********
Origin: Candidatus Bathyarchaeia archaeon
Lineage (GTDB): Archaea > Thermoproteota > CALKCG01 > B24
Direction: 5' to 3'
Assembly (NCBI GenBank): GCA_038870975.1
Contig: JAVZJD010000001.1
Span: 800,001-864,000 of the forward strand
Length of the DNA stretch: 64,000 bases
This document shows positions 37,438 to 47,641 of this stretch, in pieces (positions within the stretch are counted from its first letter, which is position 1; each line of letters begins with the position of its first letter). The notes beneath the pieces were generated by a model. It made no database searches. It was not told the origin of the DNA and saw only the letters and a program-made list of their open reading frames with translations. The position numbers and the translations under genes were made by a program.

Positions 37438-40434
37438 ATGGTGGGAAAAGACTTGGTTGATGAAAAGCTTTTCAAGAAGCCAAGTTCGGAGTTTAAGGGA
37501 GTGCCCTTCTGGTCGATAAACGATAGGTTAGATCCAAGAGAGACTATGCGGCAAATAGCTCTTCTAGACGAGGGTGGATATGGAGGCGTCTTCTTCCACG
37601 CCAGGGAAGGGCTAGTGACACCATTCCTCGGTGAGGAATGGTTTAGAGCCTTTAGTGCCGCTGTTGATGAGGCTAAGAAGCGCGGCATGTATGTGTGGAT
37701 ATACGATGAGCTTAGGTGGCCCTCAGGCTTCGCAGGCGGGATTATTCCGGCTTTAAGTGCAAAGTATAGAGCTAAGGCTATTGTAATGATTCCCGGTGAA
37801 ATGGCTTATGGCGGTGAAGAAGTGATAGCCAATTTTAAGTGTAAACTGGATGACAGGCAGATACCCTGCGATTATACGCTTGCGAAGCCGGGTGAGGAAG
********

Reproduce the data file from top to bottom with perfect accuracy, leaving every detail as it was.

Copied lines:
Origin: Candidatus Bathyarchaeia archaeon
Lineage (GTDB): Archaea > Thermoproteota > CALKCG01 > B24
Direction: 5' to 3'
Assembly (NCBI GenBank): GCA_038870975.1
Contig: JAVZJD010000001.1
Span: 800,001-864,000 of the forward strand
Length of the DNA stretch: 64,000 bases
This document shows positions 37,438 to 47,641 of this stretch, in pieces (positions within the stretch are counted from its first letter, which is position 1; each line of letters begins with the position of its first letter). The notes beneath the pieces were generated by a model. It made no database searches. It was not told the origin of the DNA and saw only the letters and a program-made list of their open reading frames with translations. The position numbers and the translations under genes were made by a program.

Positions 37438-40434
37438 ATGGTGGGAAAAGACTTGGTTGATGAAAAGCTTTTCAAGAAGCCAAGTTCGGAGTTTAAGGGA
37501 GTGCCCTTCTGGTCGATAAACGATAGGTTAGATCCAAGAGAGACTATGCGGCAAATAGCTCTTCTAGACGAGGGTGGATATGGAGGCGTCTTCTTCCACG
37601 CCAGGGAAGGGCTAGTGACACCATTCCTCGGTGAGGAATGGTTTAGAGCCTTTAGTGCCGCTGTTGATGAGGCTAAGAAGCGCGGCATGTATGTGTGGAT
37701 ATACGATGAGCTTAGGTGGCCCTCAGGCTTCGCAGGCGGGATTATTCCGGCTTTAAGTGCAAAGTATAGAGCTAAGGCTATTGTAATGATTCCCGGTGAA
37801 ATGGCTTATGGCGGTGAAGAAGTGATAGCCAATTTTAAGTGTAAACTGGATGACAGGCAGATACCCTGCGATTATACGCTTGCGAAGCCGGGTGAGGAAG